Essential reporting in volatile times.

Not a Subscriber yet? Click here to take advantage of All access digital limited time offer $5.99 per month EZ Pay.

Interested in Donating? Click #ISupportLocal for more information on supporting local journalism.


Former DuPont High School star Jason Williams was drafted by the Sacramento Kings in the first round of the 1998 NBA Draft.

One of the saddest aspects about life in our state in the last 50 years has been the disappearance of many community high schools.

During the pandemic, with no live sports, I find myself reflecting on sports the way it used to be in the state. Here are some schools that no longer exist. The schools may not exist, but I will always remember some of the star athletes.

CHARLESTON HIGH: The downtown Charleston High was a true melting pot of society. I did not see the early stars like Mark Workman, but I did see great names such as basketball’s Curtis Price and Mike Jones, and football stars such as Melvin Riggins, Mike Tyson, Chuck Green, William King and Rick Hurt.

DUNBAR: When Dunbar High School was open, no team looked forward to playing the Bulldogs. Names such as Melvin Walker, Jim Woodall, Heywood Smith and coach Delmer Good were legendary names in the valley.

DUPONT: Our state has never seen a better athlete than Pro Football Hall of Famer Randy Moss. NBA star Jason Williams is a basketball icon and won a championship with Miami. Before those two, the school legend was football QB Danny Williams. He won two Kennedy Awards and was a Rhodes Scholar while playing for Bobby Bowden at West Virginia University.

EAST BANK: No school in our state has produced a more beloved athlete than East Bank’s Jerry West.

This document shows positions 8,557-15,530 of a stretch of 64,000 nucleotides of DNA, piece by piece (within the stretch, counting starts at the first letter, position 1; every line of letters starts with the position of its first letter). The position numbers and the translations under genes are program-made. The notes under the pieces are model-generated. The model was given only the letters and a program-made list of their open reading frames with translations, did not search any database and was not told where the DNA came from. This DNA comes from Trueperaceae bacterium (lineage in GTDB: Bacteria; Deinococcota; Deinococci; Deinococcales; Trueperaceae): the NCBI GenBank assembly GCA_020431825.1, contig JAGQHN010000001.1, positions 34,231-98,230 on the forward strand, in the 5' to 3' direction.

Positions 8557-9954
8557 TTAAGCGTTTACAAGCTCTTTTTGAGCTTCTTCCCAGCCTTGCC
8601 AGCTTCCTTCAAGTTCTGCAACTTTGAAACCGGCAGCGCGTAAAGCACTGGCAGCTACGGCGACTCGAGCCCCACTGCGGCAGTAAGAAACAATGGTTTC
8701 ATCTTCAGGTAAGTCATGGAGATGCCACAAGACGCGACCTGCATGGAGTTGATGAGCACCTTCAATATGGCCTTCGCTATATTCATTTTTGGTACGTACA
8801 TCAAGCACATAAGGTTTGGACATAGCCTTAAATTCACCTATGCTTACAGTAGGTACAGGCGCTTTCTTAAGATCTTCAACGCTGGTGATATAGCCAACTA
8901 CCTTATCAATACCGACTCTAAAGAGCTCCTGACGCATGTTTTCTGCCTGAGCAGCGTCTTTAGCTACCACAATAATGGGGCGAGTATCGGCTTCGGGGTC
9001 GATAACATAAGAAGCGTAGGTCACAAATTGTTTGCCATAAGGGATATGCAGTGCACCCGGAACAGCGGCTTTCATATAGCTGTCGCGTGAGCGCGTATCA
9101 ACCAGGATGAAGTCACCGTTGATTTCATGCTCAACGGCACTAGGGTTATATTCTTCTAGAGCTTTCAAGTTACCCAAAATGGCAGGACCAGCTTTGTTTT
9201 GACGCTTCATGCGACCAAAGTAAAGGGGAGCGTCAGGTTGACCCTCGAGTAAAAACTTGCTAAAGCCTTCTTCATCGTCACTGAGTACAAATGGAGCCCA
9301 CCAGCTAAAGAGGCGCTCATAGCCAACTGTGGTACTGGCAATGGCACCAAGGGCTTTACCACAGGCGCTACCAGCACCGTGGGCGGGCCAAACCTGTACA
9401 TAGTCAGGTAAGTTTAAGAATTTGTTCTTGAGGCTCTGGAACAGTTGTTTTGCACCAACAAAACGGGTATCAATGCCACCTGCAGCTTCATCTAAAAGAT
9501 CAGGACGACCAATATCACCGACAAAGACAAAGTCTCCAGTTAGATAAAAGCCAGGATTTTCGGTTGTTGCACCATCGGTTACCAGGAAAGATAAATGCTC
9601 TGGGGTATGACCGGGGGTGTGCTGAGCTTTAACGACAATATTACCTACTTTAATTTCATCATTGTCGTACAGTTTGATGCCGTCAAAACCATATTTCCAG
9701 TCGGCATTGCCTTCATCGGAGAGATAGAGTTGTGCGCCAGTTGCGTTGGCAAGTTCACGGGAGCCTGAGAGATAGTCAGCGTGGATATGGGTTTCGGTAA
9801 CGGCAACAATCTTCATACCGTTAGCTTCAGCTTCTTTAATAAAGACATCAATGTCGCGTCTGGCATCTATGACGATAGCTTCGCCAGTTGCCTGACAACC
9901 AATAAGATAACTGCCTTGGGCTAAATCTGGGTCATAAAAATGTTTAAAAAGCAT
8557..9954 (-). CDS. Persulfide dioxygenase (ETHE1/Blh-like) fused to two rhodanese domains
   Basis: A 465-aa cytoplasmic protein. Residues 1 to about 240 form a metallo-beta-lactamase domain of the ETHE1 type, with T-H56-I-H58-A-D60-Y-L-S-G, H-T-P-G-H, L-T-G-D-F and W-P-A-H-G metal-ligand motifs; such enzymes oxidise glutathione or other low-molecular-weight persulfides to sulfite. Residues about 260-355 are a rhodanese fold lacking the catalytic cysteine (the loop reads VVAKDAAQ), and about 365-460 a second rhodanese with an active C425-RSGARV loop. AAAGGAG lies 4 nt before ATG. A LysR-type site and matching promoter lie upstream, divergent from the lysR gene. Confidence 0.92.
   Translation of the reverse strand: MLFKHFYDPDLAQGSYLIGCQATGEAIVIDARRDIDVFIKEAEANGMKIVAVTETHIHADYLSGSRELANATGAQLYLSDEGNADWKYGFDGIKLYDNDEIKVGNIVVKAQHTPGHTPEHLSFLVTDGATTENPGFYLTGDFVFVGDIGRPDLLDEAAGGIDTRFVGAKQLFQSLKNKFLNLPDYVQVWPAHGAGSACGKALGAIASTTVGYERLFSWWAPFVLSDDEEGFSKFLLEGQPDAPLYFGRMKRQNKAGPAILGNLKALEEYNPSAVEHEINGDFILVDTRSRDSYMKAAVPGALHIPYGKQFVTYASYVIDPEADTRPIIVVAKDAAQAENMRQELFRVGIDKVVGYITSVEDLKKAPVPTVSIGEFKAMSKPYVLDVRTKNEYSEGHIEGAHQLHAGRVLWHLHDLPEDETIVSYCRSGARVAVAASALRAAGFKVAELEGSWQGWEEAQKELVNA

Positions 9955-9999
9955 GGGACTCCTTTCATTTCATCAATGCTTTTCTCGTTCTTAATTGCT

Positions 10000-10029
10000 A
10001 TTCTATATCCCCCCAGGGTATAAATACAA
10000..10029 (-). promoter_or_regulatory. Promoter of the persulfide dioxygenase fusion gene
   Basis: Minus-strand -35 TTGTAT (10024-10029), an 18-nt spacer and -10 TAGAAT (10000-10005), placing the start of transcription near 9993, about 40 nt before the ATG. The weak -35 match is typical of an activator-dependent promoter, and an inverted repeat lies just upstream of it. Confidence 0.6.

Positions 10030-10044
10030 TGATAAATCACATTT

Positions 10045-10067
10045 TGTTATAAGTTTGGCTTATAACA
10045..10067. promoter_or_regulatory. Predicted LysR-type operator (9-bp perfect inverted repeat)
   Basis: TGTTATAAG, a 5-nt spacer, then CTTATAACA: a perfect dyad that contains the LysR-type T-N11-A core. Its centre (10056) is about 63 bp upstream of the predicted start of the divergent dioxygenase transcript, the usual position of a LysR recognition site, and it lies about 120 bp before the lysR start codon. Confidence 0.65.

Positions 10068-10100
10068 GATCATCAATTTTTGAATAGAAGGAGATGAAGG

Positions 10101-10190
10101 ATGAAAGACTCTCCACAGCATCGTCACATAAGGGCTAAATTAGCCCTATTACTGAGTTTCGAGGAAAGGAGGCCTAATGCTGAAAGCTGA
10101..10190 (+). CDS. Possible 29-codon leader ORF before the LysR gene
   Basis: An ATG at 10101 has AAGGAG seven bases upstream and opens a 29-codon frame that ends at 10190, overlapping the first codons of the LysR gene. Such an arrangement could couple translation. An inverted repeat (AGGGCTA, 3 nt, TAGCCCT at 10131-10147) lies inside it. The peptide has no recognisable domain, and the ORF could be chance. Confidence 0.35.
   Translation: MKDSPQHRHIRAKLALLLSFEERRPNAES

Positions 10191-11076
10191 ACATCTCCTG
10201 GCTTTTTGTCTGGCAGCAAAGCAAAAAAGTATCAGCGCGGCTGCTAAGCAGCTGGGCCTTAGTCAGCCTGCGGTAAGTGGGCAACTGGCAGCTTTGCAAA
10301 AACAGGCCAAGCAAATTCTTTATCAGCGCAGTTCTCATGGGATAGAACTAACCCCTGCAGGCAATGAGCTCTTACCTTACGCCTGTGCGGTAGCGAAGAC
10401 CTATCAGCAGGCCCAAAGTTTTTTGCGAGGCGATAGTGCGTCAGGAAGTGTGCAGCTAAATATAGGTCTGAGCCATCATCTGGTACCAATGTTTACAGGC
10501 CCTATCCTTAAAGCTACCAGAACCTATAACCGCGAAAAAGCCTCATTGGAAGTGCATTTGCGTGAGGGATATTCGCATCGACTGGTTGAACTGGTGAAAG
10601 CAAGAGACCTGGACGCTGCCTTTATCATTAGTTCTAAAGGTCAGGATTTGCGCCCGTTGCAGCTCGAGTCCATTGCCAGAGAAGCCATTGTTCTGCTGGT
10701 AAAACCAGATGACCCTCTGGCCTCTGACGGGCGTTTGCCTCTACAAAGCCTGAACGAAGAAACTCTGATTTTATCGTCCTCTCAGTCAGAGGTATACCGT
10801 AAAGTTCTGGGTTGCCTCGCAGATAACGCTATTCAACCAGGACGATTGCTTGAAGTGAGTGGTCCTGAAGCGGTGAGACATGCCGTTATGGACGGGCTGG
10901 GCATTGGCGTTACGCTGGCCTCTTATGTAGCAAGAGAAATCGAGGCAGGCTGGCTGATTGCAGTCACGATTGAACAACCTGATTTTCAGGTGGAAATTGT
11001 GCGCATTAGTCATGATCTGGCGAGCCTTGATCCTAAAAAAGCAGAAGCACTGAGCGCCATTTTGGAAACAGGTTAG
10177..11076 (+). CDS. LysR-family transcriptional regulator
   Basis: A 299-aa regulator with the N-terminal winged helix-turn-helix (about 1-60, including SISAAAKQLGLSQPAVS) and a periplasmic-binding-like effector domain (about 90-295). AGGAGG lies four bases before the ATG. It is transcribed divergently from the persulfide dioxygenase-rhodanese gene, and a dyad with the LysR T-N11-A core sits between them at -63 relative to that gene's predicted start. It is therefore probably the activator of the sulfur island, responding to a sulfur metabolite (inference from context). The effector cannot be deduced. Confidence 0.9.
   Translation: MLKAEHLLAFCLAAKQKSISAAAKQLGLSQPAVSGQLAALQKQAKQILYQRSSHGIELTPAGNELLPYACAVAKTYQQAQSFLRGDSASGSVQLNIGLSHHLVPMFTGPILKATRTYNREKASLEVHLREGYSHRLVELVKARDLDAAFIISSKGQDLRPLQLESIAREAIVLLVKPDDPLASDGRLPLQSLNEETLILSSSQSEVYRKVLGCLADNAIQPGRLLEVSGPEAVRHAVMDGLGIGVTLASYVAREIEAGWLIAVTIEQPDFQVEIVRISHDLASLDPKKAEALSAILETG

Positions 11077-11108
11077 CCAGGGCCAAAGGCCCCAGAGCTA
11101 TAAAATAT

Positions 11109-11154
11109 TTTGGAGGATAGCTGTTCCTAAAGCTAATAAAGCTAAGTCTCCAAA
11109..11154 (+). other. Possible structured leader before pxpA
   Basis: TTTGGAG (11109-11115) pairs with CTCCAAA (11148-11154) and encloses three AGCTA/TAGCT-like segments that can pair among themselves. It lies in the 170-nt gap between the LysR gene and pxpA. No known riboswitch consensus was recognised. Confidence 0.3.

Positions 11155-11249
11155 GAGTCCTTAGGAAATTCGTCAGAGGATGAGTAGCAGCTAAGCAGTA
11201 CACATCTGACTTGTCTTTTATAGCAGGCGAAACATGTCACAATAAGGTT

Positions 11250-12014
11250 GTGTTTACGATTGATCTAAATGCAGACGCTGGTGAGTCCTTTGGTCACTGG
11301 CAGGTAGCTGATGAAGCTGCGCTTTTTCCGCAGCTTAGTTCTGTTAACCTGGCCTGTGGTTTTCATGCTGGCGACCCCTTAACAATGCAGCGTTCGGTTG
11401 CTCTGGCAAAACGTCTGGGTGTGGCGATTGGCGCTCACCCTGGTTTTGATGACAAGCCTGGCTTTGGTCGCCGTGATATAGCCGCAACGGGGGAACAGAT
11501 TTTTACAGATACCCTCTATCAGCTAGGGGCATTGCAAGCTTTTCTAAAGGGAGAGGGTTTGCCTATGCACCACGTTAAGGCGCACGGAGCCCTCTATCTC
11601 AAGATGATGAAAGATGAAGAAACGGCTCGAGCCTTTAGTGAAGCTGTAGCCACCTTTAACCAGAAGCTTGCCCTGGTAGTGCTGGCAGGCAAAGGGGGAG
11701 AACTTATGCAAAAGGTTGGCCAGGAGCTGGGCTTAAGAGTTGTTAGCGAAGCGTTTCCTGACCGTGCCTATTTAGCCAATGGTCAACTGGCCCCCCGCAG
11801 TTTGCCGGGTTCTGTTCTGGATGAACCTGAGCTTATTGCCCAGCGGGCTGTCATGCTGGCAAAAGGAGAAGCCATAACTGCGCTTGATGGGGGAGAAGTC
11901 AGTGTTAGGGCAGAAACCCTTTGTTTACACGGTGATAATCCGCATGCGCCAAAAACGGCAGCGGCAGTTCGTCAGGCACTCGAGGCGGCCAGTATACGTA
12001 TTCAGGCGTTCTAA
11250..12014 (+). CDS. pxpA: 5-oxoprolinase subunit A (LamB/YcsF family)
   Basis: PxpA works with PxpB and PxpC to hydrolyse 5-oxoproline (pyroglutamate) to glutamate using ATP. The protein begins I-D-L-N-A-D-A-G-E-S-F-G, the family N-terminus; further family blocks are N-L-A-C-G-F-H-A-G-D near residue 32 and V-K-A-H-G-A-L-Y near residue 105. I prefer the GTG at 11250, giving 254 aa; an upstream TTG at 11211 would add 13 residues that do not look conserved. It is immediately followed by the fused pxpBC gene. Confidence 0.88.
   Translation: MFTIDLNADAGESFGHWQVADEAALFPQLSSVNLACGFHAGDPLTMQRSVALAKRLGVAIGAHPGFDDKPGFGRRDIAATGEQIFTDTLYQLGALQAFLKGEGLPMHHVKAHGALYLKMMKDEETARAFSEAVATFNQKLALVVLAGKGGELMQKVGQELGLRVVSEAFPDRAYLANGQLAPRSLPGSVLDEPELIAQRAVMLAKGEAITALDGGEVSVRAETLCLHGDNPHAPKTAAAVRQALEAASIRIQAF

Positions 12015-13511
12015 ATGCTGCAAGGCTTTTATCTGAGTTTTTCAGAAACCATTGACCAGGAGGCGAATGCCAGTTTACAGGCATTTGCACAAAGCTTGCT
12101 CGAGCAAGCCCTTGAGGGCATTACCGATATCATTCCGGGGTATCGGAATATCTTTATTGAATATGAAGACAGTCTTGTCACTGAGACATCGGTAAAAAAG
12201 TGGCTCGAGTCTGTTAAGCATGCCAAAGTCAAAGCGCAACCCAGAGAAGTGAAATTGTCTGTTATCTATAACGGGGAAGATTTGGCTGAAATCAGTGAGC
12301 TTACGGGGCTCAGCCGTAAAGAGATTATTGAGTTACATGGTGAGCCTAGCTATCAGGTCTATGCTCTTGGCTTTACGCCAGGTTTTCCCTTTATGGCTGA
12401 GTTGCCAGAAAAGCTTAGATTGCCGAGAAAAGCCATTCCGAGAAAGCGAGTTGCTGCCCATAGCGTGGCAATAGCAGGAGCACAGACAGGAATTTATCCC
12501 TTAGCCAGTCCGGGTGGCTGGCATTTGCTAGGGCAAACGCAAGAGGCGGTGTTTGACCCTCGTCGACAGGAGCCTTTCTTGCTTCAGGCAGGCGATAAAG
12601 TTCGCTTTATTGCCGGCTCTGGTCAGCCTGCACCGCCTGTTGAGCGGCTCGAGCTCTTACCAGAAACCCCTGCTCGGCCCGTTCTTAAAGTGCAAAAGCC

HUNTINGTON EAST: There are two names that stand out in Highlander history: Johnny Frye and Jerry Phillips. Frye won the Kennedy Award in football and played basketball at Duke. Phillips was a state track champ and went to WVU for football.

MULLENS: The nickname of the athletic teams was “Rebels”. That might not be politically correct today. In many ways, Mullens was the basketball capital of the state producing such names as Willie Akers, Jerome Anderson, Herbie Brooks, Mike D’Antoni and Danny D’Antoni, Don Nuckols and Greg White.

NORTHFORK: Under coach Jennings Boyd, the Blue Demons made national sports news from 1974-81 by winning eight straight AA state basketball titles. Northfork had many great players. Former basketball player Russell Todd went on to star for Gale Catlett at WVU. Former player Antonio Martin was a standout for Tex Williams at the University of Charleston. Former football-basketball player “Duck” Riley, played football at WVU. Former football star Tom Beasley played at Virginia Tech and won two Super Bowls with the Pittsburgh Steelers.

STONEWALL JACKSON: State championships were won in football, boys basketball, baseball, boys track and girls basketball. Older fans still remember names like “Sugar Bear” Lyles, “Hoppy” Shores, Gay Elmore, Walter Easley, Darrell Denson, Wayne Casey, Robert Sanders and Valetta “Wee Wee” Johnson.

WELCH: The town in McDowell County is barely hanging on, but at one time Welch was a major AAA school. The Maroon Wave is one of the state’s more unique nicknames. Jimmy Smithberger won the 1963 Kennedy Award and went on to play on Notre Dame’s 1966 national championship team.

You can e-mail Frank Giardina at: